Wednesday, June 15, 2011

A Tale of Mrs. Hansen's Farm Garden...

Every year I say I am going to scale back, not put in so much of a garden because I'm so darn busy. Only two years out of the last 29 have I actually not put one in. So I lie to myself a lot... 

This year's garden is the first one planted on the farm, and so far it is doing just fine. Because of the closing, weather, and a special trip to Arkansas in May (look up PULP ARK in the archives) the garden is going in late and I had to buy most of my plants. But we are going to have fresh vegetables, because all that soil was just talking to me. Once you've had a homegrown tomato, there's no turning back.

Hopefully the local wildlife will let us eat some of the fruits of our labor! 

The weather has been variable this month, hot and humid one day and cool as heck the next. Rather stormy at times too. A 30° temperature range in 24 hours is a bit much! Still, we get out there and do what we can.

Being only able to get over there a few days a week, the weeds and grass get ahead of us. The last owner is still in the area, and he came over to mow midweek, and ran the tiller through the garden for me to knock down the stuff that was popping up. He did that again before the weekend was out. The two long rows off to the left are potatoes he wintered over from last year's crop and replanted. We agreed to share the space, and the produce. Many hands make light work! And getting out to do something productive in the fresh air and sunshine is a great mood stabilizer, let alone good exercise.

These are just some of the plants waiting to go in. I bought some, and Brian and Stacey bought some at an elementary school plant sale. Even the grandson contributed plants he started by himself. I bought even more plants as the week went on, there is a nursery about 7 miles away and I am such a big sucker for plants at this time of year.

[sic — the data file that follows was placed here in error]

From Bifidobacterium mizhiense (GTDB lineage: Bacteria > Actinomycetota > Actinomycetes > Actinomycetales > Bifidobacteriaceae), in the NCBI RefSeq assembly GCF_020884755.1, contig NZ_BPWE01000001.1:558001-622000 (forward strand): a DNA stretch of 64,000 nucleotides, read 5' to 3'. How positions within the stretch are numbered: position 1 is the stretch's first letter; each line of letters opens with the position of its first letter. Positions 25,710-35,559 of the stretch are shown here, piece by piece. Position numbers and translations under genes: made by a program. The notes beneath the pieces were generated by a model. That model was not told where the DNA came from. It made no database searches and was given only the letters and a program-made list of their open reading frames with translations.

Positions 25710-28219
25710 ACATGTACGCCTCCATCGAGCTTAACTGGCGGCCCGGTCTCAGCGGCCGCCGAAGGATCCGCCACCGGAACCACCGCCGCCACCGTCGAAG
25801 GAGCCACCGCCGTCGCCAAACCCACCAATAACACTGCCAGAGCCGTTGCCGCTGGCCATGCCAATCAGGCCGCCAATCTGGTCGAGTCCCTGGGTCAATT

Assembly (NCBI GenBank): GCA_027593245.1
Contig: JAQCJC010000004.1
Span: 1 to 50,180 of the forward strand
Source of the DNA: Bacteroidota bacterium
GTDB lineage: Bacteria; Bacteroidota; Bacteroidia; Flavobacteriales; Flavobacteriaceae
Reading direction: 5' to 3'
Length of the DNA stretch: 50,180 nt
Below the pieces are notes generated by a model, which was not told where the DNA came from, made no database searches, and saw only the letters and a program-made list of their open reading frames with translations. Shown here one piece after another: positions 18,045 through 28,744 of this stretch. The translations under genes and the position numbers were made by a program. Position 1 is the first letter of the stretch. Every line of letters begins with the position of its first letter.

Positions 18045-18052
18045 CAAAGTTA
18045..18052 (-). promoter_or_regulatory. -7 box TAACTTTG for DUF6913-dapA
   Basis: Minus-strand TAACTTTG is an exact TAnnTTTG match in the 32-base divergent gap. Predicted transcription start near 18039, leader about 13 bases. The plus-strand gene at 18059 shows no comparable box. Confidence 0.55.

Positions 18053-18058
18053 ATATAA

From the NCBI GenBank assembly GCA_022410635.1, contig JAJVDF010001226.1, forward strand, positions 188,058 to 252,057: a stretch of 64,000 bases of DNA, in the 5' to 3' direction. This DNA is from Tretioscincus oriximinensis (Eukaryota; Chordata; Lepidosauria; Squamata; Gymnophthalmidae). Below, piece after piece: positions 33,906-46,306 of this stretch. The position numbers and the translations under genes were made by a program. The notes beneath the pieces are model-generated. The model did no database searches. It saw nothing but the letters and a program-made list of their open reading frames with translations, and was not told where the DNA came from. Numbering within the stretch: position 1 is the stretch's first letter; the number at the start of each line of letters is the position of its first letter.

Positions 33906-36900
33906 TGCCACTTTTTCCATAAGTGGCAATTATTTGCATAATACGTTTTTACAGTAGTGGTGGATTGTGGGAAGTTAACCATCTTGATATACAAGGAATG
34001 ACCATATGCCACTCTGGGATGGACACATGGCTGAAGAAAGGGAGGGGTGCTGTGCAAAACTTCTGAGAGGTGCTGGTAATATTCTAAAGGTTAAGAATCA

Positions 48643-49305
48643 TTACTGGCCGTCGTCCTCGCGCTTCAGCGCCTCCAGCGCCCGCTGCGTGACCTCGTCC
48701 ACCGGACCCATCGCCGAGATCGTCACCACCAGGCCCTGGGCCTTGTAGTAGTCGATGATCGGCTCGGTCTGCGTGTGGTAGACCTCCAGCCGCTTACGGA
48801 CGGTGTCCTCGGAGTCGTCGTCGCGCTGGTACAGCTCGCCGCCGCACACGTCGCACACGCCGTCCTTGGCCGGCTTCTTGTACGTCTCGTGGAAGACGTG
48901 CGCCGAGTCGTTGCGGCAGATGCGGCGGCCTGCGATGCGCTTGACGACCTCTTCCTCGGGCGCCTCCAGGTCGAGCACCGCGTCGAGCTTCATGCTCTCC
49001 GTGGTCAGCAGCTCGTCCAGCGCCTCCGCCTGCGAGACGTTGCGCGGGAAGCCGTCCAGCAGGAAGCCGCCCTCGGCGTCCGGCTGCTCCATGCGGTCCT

We've been coming to this place for almost 20 years to mow and take home grass clippings as mulch for my garden at my present home. The fields around the house are large, and being old pasture, the grass grows thick and tall. That very mower and vacuum cart used to belong to the owners, we purchased them just to keep them there so we didn't have to transport our own equipment right away. Grass clippings are my favorite summer mulch, they pack well when half dry like this, shading the soil and keeping moisture in it. That really keeps the weeds down too. They rot down over the winter and add to the humus content, which gradually improves the soil. This stuff is a clay loam with some sand and silt, so it can use all the help it can get. Haven't seen a worm in there yet. In this picture, I have marked off a row for tomatoes.

This is a big clump of multiflora rose, which is an invasive weed plant in CT. Originally planted as a living fence barrier, it has now spread through our state choking out native species. This one, along with some Oriental bittersweet, is gradually engulfing the office trailer. It blooms in June so it's easy to see where it is. Clumps like this are all over the property, and we have them at my present home too. Nasty stuff to work with, it's very long trailing vines filled with thorns, but beloved of birds, bees, and butterflies. That clump is going after the nesting season. I think some Eastern Cottontail bunnies are living under there too.